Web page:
Economic news

Japan Households' Inflation Expectations Rise, Keep Pressure on BOJ

  • More households see prices rising 1, 5 years from now - survey
  • Data highlights growing inflationary pressures
  • BOJ's July meeting in focus, some doubt early tweak to low rates

TOKYO, July 12 (Reuters) - Japanese households' inflation expectations rose in the three months to June, a central bank survey showed on Wednesday, adding to growing signs that conditions for phasing out massive monetary stimulus may be falling in place.

The survey will be among factors the Bank of Japan (BOJ) will scrutinise in producing new inflation forecasts at its July 27-28 rate review, and in deciding whether to maintain its yield curve control policy that sets a 0% cap on long-term yields.

The ratio of Japanese households expecting prices to rise a year from now stood at 86.3% in June, up from 85.7% in March to hit the highest level since June 2022, the BOJ survey showed.

Households expect inflation to average 10.5% a year from now, the June survey showed, down from 11.1% in the previous survey but well above the BOJ's 2% target.

The percentage of households expecting prices to rise five years from now also rose to a one-year high of 79.0% in June from 75.4% three months ago, the survey showed.

The survey highlights how consumers continue to feel the pain from rising costs of living, even as falling global commodity prices moderate rises in wholesale inflation.

Households' inflation expectations are among factors the BOJ looks at carefully in determining whether inflation will sustainably achieve its 2% target - a prerequisite for dialling back its stimulus programme.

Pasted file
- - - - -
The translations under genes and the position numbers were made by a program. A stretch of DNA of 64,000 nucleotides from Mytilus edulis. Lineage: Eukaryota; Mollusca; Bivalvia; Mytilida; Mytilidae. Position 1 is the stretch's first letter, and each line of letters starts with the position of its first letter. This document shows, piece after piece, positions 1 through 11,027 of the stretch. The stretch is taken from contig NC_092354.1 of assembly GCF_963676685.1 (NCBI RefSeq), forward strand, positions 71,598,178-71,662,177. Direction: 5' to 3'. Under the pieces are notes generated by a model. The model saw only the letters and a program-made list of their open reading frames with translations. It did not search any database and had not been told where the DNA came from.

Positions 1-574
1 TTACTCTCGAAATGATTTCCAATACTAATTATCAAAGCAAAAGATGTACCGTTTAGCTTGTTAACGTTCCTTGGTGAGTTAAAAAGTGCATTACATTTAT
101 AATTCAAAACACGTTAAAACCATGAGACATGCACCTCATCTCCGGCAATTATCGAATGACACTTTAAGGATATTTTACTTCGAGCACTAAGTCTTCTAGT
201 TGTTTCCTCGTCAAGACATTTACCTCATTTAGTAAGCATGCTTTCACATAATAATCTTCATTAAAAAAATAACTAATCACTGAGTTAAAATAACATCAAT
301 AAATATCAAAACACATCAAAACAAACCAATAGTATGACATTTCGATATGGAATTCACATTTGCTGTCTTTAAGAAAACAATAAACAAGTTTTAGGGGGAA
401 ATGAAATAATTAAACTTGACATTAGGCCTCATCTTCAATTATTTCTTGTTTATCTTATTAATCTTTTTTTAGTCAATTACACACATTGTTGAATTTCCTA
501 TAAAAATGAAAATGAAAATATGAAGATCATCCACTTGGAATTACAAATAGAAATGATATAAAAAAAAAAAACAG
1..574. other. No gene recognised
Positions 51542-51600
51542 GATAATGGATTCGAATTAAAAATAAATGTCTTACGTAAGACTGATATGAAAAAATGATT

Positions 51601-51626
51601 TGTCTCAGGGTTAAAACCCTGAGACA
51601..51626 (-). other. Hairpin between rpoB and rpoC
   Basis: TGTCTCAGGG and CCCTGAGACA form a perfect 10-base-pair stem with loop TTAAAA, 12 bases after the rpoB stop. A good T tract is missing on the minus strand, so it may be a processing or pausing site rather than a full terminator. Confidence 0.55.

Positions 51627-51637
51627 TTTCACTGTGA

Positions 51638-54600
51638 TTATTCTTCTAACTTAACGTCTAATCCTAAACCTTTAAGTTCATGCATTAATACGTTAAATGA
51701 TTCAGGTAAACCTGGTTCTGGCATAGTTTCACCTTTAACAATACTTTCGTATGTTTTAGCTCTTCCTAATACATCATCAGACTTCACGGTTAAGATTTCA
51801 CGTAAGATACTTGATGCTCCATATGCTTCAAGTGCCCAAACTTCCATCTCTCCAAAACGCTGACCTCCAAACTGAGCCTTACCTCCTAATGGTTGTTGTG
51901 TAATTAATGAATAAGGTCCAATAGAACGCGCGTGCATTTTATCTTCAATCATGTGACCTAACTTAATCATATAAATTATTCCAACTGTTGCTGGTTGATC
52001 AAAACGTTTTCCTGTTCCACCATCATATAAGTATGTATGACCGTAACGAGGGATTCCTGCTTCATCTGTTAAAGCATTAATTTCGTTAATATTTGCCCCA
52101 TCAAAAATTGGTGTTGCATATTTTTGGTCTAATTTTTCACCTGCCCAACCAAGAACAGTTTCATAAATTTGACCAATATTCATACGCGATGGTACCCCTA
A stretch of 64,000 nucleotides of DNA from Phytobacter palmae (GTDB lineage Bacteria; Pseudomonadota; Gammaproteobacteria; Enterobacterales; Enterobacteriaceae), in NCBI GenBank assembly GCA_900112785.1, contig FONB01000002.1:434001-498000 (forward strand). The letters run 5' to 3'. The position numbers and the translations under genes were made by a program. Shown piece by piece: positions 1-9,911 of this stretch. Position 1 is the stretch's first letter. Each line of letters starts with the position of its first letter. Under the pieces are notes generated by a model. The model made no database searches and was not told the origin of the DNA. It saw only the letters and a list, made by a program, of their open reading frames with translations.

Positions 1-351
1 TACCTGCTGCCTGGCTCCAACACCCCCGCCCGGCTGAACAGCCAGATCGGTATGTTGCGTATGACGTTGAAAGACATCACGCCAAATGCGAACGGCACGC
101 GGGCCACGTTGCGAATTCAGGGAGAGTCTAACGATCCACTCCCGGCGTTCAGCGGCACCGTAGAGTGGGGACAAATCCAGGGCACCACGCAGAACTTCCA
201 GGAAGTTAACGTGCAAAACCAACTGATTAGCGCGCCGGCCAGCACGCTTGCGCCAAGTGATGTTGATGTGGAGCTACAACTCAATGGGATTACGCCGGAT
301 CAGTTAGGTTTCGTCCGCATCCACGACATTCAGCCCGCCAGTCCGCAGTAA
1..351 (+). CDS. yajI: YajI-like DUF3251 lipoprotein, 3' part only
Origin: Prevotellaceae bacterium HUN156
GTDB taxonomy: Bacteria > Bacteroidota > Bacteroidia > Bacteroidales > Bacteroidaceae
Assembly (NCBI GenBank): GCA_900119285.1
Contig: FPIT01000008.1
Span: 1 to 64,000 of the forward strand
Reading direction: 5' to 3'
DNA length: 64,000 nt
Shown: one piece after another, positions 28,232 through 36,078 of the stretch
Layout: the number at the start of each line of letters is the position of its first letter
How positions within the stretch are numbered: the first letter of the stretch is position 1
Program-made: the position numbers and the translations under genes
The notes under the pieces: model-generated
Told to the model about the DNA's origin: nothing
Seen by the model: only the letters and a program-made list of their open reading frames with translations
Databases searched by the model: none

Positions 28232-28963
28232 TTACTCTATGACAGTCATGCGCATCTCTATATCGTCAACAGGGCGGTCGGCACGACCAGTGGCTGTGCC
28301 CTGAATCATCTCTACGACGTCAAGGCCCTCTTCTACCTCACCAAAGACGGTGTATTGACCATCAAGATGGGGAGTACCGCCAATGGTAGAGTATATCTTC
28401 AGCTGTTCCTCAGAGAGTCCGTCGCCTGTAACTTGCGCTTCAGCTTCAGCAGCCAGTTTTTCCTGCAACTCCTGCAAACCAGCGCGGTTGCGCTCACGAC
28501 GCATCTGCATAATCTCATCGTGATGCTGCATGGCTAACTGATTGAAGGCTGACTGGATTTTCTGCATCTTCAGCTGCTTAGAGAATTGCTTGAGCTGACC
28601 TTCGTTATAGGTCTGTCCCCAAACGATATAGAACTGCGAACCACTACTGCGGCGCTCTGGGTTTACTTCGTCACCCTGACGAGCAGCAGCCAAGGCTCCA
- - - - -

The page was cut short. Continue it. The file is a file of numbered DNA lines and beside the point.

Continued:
A separate survey showed companies expect inflation to stay above 2% for the next five years, suggesting the world's third largest economy is on the cusp of emerging from more than two decades of subdued growth and inflation.

BOJ Governor Kazuo Ueda has stressed the need to keep monetary policy ultra-loose until there is clearer evidence that inflation will sustainably hit 2% backed by domestic demand.

The BOJ, however, is starting to drop signs that inflation is increasingly driven by improving consumer demand which, if sustained, could give Ueda justification to pivot away from his predecessor's massive monetary stimulus.

Renewed market speculation of a near-term policy tweak has pushed up Japanese long-term interest rates and the yen, as investors nod to signs of growing inflationary pressure.

Naomi Muguruma, senior market economist at Mitsubishi UFJ Morgan Stanley Securities, doubts whether the BOJ is ready to act soon given uncertainty over the economic outlook.

"If the BOJ were to tweak policy this month, that would be a surprise," she said. "While companies are raising wages and prices, it's still hard to predict whether the wage and inflation momentum will be sustained next year."

Reporting by Leika Kihara; Editing by Tom Hogue, Robert Birsel and Lincoln Feast

Source: Reuters

To leave a comment you must or Join us

More news

Back to economic news list

By visiting our website and services, you agree to the conditions of use of cookies. Learn more
I agree